There are no two ways about it: Nut-cutting time is here for Mitchell Trubisky.
Watch the Packers game with a critical and objective eye and you’ll see Aaron Rodgers wasn’t very good Thursday night either.
One game should never make or break a football player.
On the other hand, NFL really does share the same lexicon with not for long, and the expiration date on our patience with the Bears' quarterback is coming soon.
Trubisky was always going to take longer than the two players he will forever be measured against, Deshaun Watson and Patrick Mahomes, as well as most young quarterbacks.
As I’ve written before, Mahomes came to the NFL with 32 games of major college football starting experience, Watson with 38 — including two national championship games — and Trubisky with just 13.
But Trubisky's Bears team is built to win now with one of the best defenses in the NFL. Unless you’re the New England Patriots, that window generally stays open for two, maybe three years, and Trubisky was supposed to be ready now with 27 NFL starts behind him entering Year 3.
Because of that defense, the Bears will win more than they lose, but if Trubisky can’t become the reason they win some as well by midseason, playoff expectations will be dashed.
He has shown he has more than enough physical gifts to become a very good quarterback.
As is the case with most highly drafted players at that position that don’t pan out, what’s hurting him is his head, not his arm.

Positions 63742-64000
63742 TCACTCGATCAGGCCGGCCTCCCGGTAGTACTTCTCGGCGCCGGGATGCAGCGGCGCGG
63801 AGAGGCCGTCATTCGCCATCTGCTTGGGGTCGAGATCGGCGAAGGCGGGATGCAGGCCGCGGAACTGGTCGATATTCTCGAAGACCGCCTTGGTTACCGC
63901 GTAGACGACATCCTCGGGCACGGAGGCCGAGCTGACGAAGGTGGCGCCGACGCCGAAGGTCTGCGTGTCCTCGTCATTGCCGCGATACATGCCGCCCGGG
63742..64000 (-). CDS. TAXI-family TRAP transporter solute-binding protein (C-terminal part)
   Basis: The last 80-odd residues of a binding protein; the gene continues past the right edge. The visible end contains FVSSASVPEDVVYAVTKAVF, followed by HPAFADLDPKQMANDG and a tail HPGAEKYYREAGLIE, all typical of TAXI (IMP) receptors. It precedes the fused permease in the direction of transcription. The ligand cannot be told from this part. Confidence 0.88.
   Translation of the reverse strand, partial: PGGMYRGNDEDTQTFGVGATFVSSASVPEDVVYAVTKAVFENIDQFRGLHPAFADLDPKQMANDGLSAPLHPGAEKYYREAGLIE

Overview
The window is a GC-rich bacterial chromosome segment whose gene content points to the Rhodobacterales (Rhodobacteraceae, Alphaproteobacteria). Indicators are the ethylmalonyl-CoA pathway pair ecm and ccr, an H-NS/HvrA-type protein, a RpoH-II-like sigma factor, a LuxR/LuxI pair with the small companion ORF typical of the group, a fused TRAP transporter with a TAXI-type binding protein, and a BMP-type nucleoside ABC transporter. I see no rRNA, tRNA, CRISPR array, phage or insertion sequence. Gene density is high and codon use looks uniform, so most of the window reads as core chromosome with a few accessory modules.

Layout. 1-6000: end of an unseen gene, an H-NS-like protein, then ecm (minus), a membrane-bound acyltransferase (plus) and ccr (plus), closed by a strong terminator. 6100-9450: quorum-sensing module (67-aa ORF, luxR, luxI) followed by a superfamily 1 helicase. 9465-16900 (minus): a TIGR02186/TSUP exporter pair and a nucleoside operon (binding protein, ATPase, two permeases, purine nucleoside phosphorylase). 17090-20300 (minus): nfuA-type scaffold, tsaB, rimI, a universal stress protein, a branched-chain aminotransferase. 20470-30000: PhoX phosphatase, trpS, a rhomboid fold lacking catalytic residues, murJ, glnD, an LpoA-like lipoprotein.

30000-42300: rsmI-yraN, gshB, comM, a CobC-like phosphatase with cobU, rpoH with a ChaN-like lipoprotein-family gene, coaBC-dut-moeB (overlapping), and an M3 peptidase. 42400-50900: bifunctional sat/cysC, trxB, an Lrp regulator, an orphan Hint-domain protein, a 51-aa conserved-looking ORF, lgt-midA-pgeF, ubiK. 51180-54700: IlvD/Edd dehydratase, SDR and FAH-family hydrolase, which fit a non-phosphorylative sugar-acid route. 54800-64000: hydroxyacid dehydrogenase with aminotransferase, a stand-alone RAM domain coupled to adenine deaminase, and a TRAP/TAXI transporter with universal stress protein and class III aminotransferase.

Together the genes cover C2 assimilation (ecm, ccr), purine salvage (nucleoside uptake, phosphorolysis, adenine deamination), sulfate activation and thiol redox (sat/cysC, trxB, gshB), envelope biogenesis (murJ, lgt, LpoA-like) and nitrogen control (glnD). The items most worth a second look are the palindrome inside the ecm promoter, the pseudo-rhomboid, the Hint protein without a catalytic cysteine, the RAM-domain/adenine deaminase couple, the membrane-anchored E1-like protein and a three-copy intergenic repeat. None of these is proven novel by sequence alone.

Immediately following the loss to the Packers, his boss, Matt Nagy, acknowledged and confirmed the pressure his young student is facing.
“Yeah, well, it comes with the territory at that position," he said. "The head coach and the quarterback, it's our job to understand that when you win, you usually get all the credit. When you lose you get that, too.
“Like I said, to our fans, they have every right to boo, every right to boo. We get it.”
Following the game, Trubisky agreed with his coach.
“I definitely feel like I let a lot of my teammates down and the fans down with the way I played, and I definitely felt like I could have done better.”
A little later he added, “I just need to do my job and come back, look at this film, be critical of myself, which I will, and just make sure we're better.”
If only it were that simple, and if only it was just the passing game.
In his Friday postmortem, Nagy pointed out for the first time that one of the reasons the running game is so out of whack with the passing game is the number of runs he calls that are actually RPOs and end up passes.
Trubisky described one from Thursday night on a critical third-and-1, where he ended up getting sacked.
“I thought one of them was on me specifically, just trying to do too much with the pull," he said. “It should have just been an easy hand and ride the wave and convert on the one I pulled. It kind of looked like I was going to have a throw with the RPO, so I know that one was on me.”
There is also the question of whether Trubisky has learned enough yet about reading coverages and when to put the ball.
Nagy said Friday, “There was a couple conviction throws, but there was a couple that he could have been a little bit better.
“He’ll be the first to tell you that.”
I know he will. He’s a really good young man who wants more than anything to be good and he never shirks responsibility.
But how many more game reps does he need to know what he’s seeing and then execute plays at game speed, because that is what separates the quarterbacks who can from those who never do.
The Bears will see some equally challenged offenses the next few weeks with Denver, Washington, Minnesota and the Raiders before their bye.
But after that it’s the Saints, Chargers and Eagles, and if Mitch isn’t ready for his next showdown with a future Hall of Fame quarterback, it will be time to start planning for his going-away party and replacement.